Newspaper article The Journal (Newcastle, England)

Fitting Day for Frankel Finale

Newspaper article The Journal (Newcastle, England)

Fitting Day for Frankel Finale

Article excerpt

THIS is the moment, folks. The moment when racing says farewell to the freakish Frankel who has carried all before him as he makes his final racecourse appearance at Ascot today.

Appropriately enough, it's Champions Day and there has never been a greater champion than Henry Cecil's superstar who is fully expected to preserve his unbeaten record in the Qipco Champion Stakes.

There will hardly be a dry eye in the house if Frankel makes it 14 wins from as many races, and I doubt if many people have dared to think that defeat is on the horizon. The world's best racehorse will be retired to stud after this and, though we would all like to see Frankel's career extended for another year, it has to be a business decision.

However great thou art, there comes a day when time catches up with everyone. Far better to see Frankel go out as the king rather than chance another season with the vulnerability of another thoroughbred coming along and beating him. Even champions can't go on for ever.

Arguably, Frankel faces his stiffest task as his opponents include Nathaniel who has got the closest to him when they both made their debuts on soft ground at Newmarket in August, 2010. The margin was half a length.

While Nathaniel hasn't stood still since, having landed the Coral-Eclipse this season, Frankel has simply been awesome and it seems impossible that he will be denied by the John Gosden colt.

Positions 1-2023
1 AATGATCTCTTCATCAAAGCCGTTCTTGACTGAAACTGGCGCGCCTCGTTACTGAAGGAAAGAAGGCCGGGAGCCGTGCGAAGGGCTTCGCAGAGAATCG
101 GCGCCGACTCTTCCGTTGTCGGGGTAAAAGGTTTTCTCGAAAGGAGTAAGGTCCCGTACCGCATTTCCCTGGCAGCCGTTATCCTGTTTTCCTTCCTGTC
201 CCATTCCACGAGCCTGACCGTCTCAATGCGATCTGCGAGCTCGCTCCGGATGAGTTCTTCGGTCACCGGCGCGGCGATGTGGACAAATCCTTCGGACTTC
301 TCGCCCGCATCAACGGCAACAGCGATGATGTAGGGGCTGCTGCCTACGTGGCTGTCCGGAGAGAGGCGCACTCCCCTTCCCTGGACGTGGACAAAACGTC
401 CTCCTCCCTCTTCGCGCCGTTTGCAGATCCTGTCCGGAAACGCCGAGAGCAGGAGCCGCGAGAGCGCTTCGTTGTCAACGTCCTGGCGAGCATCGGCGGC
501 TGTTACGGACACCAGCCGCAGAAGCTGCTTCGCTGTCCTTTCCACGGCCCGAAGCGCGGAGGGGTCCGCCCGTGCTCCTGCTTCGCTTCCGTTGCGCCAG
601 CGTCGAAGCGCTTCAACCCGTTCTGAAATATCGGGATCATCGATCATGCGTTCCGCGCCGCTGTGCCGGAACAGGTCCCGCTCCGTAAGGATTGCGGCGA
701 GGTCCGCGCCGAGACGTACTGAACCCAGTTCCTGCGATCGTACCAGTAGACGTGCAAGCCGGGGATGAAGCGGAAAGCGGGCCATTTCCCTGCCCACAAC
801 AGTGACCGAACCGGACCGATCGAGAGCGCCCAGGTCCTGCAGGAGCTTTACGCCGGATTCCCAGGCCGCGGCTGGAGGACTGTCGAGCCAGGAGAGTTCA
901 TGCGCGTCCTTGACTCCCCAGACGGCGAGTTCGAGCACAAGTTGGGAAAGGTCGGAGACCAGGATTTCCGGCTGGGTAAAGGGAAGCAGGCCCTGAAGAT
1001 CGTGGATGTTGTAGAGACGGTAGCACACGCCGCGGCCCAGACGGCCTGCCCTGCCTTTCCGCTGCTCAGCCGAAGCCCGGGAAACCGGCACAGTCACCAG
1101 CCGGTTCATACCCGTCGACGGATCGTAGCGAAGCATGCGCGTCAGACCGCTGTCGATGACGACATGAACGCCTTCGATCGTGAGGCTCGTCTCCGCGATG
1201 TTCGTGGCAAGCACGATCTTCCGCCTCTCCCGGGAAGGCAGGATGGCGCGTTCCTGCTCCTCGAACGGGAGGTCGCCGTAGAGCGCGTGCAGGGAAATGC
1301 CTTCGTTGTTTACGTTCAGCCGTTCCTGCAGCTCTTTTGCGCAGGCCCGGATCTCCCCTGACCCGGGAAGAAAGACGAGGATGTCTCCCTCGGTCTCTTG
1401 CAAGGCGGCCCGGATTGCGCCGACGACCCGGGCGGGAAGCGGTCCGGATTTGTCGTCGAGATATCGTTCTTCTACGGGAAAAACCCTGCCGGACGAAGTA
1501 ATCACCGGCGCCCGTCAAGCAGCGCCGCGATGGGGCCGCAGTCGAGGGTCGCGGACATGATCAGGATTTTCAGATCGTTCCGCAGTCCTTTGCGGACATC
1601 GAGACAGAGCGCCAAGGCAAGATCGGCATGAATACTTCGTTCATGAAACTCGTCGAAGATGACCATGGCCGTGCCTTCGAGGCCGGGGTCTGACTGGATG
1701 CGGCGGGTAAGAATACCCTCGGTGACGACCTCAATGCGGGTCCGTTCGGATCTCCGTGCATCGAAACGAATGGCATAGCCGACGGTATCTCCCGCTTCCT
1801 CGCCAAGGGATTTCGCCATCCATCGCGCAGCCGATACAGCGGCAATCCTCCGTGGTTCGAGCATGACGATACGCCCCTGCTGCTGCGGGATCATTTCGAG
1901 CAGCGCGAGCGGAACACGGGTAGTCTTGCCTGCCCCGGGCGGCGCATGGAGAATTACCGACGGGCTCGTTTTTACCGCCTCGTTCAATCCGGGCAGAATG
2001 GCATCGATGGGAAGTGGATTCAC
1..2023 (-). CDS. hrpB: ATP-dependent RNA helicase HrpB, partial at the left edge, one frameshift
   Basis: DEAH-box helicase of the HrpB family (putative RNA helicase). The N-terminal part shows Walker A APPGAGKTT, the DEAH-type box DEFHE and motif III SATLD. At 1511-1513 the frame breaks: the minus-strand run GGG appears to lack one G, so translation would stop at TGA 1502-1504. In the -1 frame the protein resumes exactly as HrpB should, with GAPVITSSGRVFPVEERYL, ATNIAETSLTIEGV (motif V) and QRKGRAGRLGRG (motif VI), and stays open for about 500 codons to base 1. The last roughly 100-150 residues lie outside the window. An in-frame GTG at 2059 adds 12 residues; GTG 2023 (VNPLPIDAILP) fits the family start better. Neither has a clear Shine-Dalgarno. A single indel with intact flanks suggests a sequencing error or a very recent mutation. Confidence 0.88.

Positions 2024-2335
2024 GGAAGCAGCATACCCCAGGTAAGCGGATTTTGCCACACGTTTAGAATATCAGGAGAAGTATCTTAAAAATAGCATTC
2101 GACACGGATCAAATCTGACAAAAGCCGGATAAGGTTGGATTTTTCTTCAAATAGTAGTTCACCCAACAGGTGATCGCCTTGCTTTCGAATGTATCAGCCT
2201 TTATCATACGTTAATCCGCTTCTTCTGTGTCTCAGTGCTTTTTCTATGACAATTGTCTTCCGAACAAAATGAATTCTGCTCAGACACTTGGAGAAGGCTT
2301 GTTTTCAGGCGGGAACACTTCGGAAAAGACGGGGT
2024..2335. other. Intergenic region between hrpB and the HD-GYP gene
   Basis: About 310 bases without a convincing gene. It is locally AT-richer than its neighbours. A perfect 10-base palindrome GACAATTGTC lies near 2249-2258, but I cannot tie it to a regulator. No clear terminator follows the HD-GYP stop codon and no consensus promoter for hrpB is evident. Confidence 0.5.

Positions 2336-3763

Influenced by soft ground, the French raider Cirrus Des Aigles is seen as the main challenger to Frankel's superiority.

He is a better performer than last year when he won the Champion Stakes and was gaining his third victory of the current campaign when slamming a useful field at Longchamp on Arc weekend.

The ground is right for him but whether he can lower the colours of Frankel is a very different matter. This has to be Frankel's day... again.

There is nothing more frustrating to a trainer than when one of his horses fails to make the cut for a big prize which it had every chance of winning.

Jim Goldie had hoped Jack Dexter would be able to build on his Ayr Bronze Cup success last month in the Coral Sprint Trophy at York last weekend, but the progressive three-year-old fell four short of the cut-off point. …

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